The National Review asked a few right-wing political figures to try and come up with some things that the Right “can be optimistic about going into 2007.” Not surprisingly, the responses are not particularly uplifting.
Aside from taking some glee in the fact that “the American people will now hold [the Democrats] partly responsible for Iraq policy” and getting to watch “the spectacle of liberal congressional Democrats struggling to reconcile what they want to do (impeach George Bush, raise taxes, get out of Iraq, fling wide the gates to all immigrants) with what the public wants them to do,” those queried didn’t really have anything positive to offer.
Rep. Jeb Henlsarling takes some solace in the fact that the GOP might now get a chance to the things they failed to do for the last six years, such as “embrace the core conservative principles of a balanced budget, limited, accountable government, and traditional values” while Phyllis Schlafly looks forward to re-claiming the party “by outnumbering and outsmarting the false prophets of RINO politics, nation-building utopians, and globalism economics.”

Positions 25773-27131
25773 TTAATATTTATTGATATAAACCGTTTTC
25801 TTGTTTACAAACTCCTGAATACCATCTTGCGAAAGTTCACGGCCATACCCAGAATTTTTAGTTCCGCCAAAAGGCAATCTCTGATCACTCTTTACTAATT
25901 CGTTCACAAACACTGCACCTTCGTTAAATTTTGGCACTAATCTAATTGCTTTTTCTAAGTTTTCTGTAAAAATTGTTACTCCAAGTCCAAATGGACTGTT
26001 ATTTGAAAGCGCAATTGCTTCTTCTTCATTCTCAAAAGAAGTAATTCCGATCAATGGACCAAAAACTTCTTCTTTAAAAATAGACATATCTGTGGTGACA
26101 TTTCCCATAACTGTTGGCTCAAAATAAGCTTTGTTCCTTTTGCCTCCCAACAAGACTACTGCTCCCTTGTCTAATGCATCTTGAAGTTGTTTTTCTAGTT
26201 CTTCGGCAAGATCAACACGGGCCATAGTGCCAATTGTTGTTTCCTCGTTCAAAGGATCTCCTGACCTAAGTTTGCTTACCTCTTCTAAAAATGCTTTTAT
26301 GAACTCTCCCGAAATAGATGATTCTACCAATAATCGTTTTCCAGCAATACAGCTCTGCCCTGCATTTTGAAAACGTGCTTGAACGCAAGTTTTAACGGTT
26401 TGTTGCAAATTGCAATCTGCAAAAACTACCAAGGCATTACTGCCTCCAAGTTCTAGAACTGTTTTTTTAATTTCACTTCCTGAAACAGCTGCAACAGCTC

Perhaps the most pessimistic response came from defeated Senator Rick Santorum who appeared to be so despondent that he could barely muster a few vague platitudes about making “judicial activism” a bigger issue – and even that was overshadowed by his own apparent sense of hopelessness:
Conservatism, of course, will never be the political disposition of a majority of Americans. Conservative objectives, however, will from time to time find the support of such a majority; the success of the conservative movement depends in large part on leaders taking advantage of such moments.
So that is what conservatives have to look forward to in 2007: Hoping the Democrats struggle while waiting for opportunities where they can take advantage of those rare occasions when the American people might fleetingly support some isolated part of their right-wing agenda.